Public lands users have an opportunity over the next two months to offer feedback to the Bureau of Land Management about new rules that would elevate conservation to equal status with the agency’s traditional resource extraction agenda. The BLM is an agency of the U.S. Department of Interior and manages 8 million acres in Colorado, millions more across the West.
The lands overseen by the BLM have been called the “lands no one wanted.” Along with familiar desert canyons and mesas of the Colorado Plateau, they include vast areas of the Sonoran Desert, and the Basin and Range regions of the West, among others.
After the frenzied settlement and colonization in the 1800s when prime lands with abundant timber, water and rangeland were occupied, much of the arid and less hospitable regions was left unclaimed. Eventually, the United States decided to retain these lands in public ownership, and they fell under the administration of the BLM.
While canyons and mesas might have offered little appeal to settlers, their scenic, environmental and biological values became apparent over time. Today, throngs of people overwhelm BLM landscapes surrounding places like Moab as the conservation value of our canyon lands has gained appreciation.
At the beginning of April, the BLM unveiled a proposal to elevate conservation to a status on par with energy development and other extractive uses across the millions of acres under its jurisdiction. BLM is exploring several tools to protect undeveloped and intact landscapes, restore degraded habitat, and base management decisions on the best available science and data.
One such tool for which BLM is soliciting comment is the identification of Areas of Critical Environmental Concern. Back in 1976, Congress created the fundamental framework for the BLM in the Federal Land Policy and Management Act, and included in that was the direction to establish Areas of Critical Environmental Concern where significant ecological and cultural resources were present. But alas, the BLM never adopted any rules that guide the designation of these areas, or their subsequent management.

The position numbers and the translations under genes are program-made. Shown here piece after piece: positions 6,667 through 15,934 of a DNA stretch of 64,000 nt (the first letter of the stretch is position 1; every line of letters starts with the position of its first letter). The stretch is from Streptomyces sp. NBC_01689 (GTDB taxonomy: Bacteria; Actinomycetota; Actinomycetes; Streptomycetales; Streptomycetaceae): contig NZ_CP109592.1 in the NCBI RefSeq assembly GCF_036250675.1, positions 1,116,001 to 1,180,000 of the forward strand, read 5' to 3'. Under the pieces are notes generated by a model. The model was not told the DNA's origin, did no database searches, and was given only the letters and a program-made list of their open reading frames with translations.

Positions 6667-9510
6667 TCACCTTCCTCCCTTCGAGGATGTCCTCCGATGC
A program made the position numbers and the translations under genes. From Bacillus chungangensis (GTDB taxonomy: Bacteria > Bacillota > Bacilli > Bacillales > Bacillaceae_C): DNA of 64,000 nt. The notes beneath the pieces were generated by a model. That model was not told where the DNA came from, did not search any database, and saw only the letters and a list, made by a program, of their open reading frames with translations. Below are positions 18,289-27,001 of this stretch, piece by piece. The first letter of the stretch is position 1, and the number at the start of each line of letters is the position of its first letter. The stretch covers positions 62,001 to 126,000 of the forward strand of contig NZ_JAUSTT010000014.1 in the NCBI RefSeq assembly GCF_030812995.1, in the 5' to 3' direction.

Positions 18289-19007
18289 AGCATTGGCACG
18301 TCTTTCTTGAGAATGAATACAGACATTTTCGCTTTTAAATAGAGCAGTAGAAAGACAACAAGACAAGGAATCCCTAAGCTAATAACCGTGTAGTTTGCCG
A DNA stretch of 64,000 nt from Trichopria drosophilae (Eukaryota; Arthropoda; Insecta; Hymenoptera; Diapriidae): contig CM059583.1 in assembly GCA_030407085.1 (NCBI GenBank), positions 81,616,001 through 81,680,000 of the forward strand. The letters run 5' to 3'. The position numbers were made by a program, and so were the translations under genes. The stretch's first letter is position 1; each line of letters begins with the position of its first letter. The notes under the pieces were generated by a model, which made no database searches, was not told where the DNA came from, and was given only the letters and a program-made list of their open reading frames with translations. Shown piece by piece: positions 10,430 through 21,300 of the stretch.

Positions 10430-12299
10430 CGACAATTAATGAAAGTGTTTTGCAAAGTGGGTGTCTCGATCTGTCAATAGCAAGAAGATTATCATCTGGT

As an example of the kind of places that might deserve such designation, the area now comprising Canyons of the Ancients National Monument west of Cortez was first flagged as an Area of Critical Environmental Concern in the 1980s. The region’s extraordinary cultural resource values led to its later establishment as a National Monument in 2000.
Today, other Areas of Critical Environmental Concern include places like the escarpment at the foot of the Mesa Verde cliffs, encompassing abundant pre-Puebloan sites as well as uncommon plant communities. Another Area of Critical Environmental Concern many might find familiar is American Basin, the spectacular alpine flower-filled based basin below Handies Peak, and one of the most scenic and photographed locations in Colorado.
What’s currently lacking is any consistent set of rules that ensure similar consideration of other places like the Mesa Verde escarpment and American Basin, and direction to avoid impacts from activities like new roads, mineral leasing or mining that could degrade the areas’ values.
Conservation leasing is another idea under consideration. Today, one can lease BLM lands for oil and gas extraction or other resource utilization activities such as livestock grazing. Conservation leasing could provide the opportunity for individuals, companies or organizations to lease BLM lands for conservation purposes, including ecological restoration or as mitigation for development elsewhere.
The proposed rules offer to advance BLM into the 21st century, and recognize that lands can be valued for purposes other than extraction. It would help take BLM full circle from its original status as the lands no one wanted.
Mark Pearson is Executive Director of San Juan Citizens Alliance. Reach him at firstname.lastname@example.org.